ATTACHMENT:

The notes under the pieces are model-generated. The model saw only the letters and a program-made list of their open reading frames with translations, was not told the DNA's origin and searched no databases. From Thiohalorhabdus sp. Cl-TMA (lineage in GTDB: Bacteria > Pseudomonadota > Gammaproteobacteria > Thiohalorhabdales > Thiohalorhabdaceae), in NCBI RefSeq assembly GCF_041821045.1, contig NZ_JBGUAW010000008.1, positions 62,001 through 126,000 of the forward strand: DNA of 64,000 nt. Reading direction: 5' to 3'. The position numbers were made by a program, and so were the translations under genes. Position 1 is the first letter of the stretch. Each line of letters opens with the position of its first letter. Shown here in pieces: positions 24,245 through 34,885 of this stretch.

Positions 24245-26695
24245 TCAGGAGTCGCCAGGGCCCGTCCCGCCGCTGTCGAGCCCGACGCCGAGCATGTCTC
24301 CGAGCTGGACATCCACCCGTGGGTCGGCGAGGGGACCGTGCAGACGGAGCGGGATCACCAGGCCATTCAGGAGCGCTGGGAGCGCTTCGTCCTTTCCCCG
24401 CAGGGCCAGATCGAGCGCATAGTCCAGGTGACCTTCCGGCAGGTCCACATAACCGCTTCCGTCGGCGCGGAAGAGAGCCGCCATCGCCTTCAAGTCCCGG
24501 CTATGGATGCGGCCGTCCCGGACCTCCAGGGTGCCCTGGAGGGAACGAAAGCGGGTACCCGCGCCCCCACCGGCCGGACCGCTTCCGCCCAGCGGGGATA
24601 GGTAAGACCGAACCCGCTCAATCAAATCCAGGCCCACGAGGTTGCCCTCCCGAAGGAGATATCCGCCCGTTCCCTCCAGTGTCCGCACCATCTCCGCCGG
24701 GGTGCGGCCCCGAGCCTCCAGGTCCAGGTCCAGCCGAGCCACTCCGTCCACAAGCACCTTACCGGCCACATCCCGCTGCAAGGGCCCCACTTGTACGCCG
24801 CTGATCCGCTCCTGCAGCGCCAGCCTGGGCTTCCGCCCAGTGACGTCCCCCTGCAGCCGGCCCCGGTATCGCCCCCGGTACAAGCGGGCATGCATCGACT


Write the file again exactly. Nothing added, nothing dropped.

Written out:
The notes under the pieces are model-generated. The model saw only the letters and a program-made list of their open reading frames with translations, was not told the DNA's origin and searched no databases. From Thiohalorhabdus sp. Cl-TMA (lineage in GTDB: Bacteria > Pseudomonadota > Gammaproteobacteria > Thiohalorhabdales > Thiohalorhabdaceae), in NCBI RefSeq assembly GCF_041821045.1, contig NZ_JBGUAW010000008.1, positions 62,001 through 126,000 of the forward strand: DNA of 64,000 nt. Reading direction: 5' to 3'. The position numbers were made by a program, and so were the translations under genes. Position 1 is the first letter of the stretch. Each line of letters opens with the position of its first letter. Shown here in pieces: positions 24,245 through 34,885 of this stretch.

Positions 24245-26695
24245 TCAGGAGTCGCCAGGGCCCGTCCCGCCGCTGTCGAGCCCGACGCCGAGCATGTCTC
24301 CGAGCTGGACATCCACCCGTGGGTCGGCGAGGGGACCGTGCAGACGGAGCGGGATCACCAGGCCATTCAGGAGCGCTGGGAGCGCTTCGTCCTTTCCCCG
24401 CAGGGCCAGATCGAGCGCATAGTCCAGGTGACCTTCCGGCAGGTCCACATAACCGCTTCCGTCGGCGCGGAAGAGAGCCGCCATCGCCTTCAAGTCCCGG
24501 CTATGGATGCGGCCGTCCCGGACCTCCAGGGTGCCCTGGAGGGAACGAAAGCGGGTACCCGCGCCCCCACCGGCCGGACCGCTTCCGCCCAGCGGGGATA
24601 GGTAAGACCGAACCCGCTCAATCAAATCCAGGCCCACGAGGTTGCCCTCCCGAAGGAGATATCCGCCCGTTCCCTCCAGTGTCCGCACCATCTCCGCCGG
24701 GGTGCGGCCCCGAGCCTCCAGGTCCAGGTCCAGCCGAGCCACTCCGTCCACAAGCACCTTACCGGCCACATCCCGCTGCAAGGGCCCCACTTGTACGCCG
24801 CTGATCCGCTCCTGCAGCGCCAGCCTGGGCTTCCGCCCAGTGACGTCCCCCTGCAGCCGGCCCCGGTATCGCCCCCGGTACAAGCGGGCATGCATCGACT